Ishani Sawant, a 26-year-old alpinist from India, first fell in love with the outdoors and mountaineering on a trip to the Himalayas she took at age 13.
She can recall being waist-deep in snow, while everyone else was only up to their knees or ankles, as they walked along glaciers at the mountain's summit. It was on that trip when Sawant first fell in love with camping, wildlife and hiking. She loved all of it and knew she was addicted.
Thirteen years and dozens of certifications and courses later, Sawant is working this summer as a rock climbing guide for Missoula Outdoor Learning Adventures (MOLA), a local organization focused on connecting people with the outdoors. Her journey to Missoula has not been an easy one, but she said her hard work and relentless determination is what’s gotten her to where she is today.
At 16, Sawant began volunteering every weekend at rafting, backpacking, and waterfall rappelling locations around her hometown, Pune, in the western part of India. Eventually she began teaching those activities, which only increased her love for outdoor sports.
As she began choosing her career path she ran into obstacles. Many people in India do not see mountaineering as a suitable career path for women, she said. “Why should she go into the mountains? She should get married,” Sawant recalled people saying.
Sawant attended Indian Law Society's Law College in her hometown, graduating with a law degree. She said the experience helped her realize that she couldn’t imagine working in an office, on a 9 to 5 schedule.
Sawant’s current career as outdoor recreation guide and mountaineer breaks many of the gender norms for Indian women. Sawant said she owes much of her success to the support of her mother, who fielded calls from family members who would tell her mother that Sawant should not be taking risks, hiking in the mountains. “If she breaks her arm, who will marry her?” people would ask her mother when Sawant went off on expeditions.
Sawant said she had to work twice as hard as the men to achieve the same things. Often, she would work out for eight or more hours — climbing in the morning, and building her strength through exercises like pull-ups in the afternoon.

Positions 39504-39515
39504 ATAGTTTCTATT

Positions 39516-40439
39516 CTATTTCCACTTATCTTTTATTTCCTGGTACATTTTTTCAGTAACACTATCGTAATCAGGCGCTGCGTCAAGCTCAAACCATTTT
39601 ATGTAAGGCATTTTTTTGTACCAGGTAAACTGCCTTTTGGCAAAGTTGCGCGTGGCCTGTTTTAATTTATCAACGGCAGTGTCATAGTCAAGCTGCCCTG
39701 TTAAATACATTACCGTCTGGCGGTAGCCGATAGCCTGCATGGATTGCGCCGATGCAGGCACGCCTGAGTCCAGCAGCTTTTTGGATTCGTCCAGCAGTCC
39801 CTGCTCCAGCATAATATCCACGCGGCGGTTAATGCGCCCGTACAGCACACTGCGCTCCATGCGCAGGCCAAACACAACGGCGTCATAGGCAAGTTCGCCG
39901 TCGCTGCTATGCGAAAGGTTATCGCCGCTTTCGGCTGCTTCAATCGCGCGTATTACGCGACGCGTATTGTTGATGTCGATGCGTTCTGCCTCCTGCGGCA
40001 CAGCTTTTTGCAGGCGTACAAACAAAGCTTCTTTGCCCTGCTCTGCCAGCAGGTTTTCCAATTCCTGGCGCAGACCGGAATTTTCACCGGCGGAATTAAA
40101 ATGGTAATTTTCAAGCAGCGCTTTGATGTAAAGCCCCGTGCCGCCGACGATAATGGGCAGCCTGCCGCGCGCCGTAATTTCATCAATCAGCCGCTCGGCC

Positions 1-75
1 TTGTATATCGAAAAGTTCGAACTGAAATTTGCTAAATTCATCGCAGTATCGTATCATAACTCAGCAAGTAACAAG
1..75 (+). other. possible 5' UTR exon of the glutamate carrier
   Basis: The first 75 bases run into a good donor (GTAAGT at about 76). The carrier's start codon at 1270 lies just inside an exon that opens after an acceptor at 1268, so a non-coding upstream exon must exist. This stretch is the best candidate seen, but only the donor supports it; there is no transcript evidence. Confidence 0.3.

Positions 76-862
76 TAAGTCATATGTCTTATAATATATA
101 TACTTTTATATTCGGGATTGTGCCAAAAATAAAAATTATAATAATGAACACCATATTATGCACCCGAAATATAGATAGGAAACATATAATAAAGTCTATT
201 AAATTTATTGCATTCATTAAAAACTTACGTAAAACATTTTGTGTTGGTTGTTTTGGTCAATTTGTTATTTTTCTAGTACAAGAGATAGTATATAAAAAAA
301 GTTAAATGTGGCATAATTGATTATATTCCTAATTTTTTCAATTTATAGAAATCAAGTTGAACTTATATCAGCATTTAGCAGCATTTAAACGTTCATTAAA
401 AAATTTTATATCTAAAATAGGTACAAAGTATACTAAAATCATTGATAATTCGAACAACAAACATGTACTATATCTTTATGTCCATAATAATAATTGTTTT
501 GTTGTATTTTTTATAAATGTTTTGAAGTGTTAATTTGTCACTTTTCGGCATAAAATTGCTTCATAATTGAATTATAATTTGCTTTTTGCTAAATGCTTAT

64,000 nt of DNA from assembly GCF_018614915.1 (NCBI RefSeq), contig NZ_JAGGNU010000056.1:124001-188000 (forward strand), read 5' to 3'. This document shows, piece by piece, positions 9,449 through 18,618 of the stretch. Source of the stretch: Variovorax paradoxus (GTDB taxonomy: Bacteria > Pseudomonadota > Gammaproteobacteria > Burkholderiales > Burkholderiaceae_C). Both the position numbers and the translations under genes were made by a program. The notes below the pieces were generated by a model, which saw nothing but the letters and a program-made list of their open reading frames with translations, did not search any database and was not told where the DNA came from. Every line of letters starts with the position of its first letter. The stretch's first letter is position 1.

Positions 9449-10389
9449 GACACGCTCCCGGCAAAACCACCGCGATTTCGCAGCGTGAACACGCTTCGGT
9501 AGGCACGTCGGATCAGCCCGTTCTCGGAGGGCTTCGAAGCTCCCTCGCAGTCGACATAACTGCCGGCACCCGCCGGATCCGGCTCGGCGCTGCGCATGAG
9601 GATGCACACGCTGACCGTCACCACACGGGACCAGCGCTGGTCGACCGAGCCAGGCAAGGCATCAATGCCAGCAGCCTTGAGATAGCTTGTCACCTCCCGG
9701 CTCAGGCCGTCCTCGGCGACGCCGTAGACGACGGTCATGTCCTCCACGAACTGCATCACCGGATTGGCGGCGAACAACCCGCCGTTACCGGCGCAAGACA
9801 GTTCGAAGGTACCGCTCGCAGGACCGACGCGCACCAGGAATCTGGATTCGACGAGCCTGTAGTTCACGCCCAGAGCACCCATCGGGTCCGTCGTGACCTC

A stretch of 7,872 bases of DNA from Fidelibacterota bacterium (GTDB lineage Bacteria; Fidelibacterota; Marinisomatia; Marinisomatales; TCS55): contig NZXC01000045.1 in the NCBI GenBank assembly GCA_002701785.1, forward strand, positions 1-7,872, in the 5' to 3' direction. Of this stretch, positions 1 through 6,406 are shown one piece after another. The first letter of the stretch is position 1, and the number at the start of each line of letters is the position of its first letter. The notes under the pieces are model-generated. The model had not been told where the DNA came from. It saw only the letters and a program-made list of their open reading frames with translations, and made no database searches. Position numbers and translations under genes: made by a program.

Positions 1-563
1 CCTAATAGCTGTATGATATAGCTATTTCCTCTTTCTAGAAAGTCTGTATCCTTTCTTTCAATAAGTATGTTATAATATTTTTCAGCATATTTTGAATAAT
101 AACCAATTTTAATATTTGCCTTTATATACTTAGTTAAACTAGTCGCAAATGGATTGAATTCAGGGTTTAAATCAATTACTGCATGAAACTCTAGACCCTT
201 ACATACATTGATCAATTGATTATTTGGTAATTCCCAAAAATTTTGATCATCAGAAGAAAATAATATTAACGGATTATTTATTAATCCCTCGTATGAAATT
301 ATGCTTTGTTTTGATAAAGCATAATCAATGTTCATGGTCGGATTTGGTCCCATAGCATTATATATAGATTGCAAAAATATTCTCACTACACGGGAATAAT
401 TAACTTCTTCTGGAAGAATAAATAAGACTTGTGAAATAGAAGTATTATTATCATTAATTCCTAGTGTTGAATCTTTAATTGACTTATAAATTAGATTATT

She remembers being at the gym until late at night, sometimes 10 p.m., when everyone else had gone home hours before. It took years for her to win the trust of the men with whom she climbed. Many would say, “I won’t climb on a girl’s belay,” she recalled. Finally, after continually proving her skill and strength, she won over their trust and began being invited along on expeditions.
Throughout her career Sawant has continually broken records and beat expectations. In July 2013, she and another woman from Delhi climbed Mount Stok Kangri, the highest trekkable peak in India at 20,550 feet, in two days. The trek set a new record for Indian women in alpine climbing.
In June 2016, she was one of 20 women worldwide invited by the British Mountaineering Council for an international trad climbing meet. Later that summer she became the first woman to solo climb Mount Kanamo, at 19,600 feet. In November 2017, she became the only Indian certified by the American Mountain Guide Association.
While continuing to go on expeditions and competing, Sawant also hopes to share her love of the outdoors through teaching the next generation of outdoor recreators. She hopes she can ignite the love of the outdoors that her first trip to the Himalayas did for her.
“I believe the outdoors has the ability to transform a person,” Sawant said. That’s why she has chosen to teach. She said even if people only spend a short amount of time outdoors they can learn a lot about themselves. The wilderness forces you to be independent, but a team player. Responsible, but also spontaneous and flexible. This is especially helpful to children who are still learning who they are and who they want to be.
Sawant also wants to be involved with raising awareness on the importance of conservation as more and more people begin recreating outdoors. Children need to be taught right away, she said, to leave no trace and respect the natural world.
And that’s exactly what Sawant gets to do here in Missoula. Sawant, a National Outdoor Leadership School graduate, found MOLA’s job listing for a climbing guide on the NOLS website. Porter Hammitt, director of MOLA, hired Sawant during her interview, impressed with her qualifications and eager to give her the opportunity to work in Missoula.
Sawant said she is grateful for the opportunity and support she has received from Hammitt. MOLA’s youth camp gets youth out into the outdoors, allowing Sawant to share her passions with the next generation of mountaineers and alpinists.
“Outdoor education is what I’m going to do for the rest of my life,” Sawant said.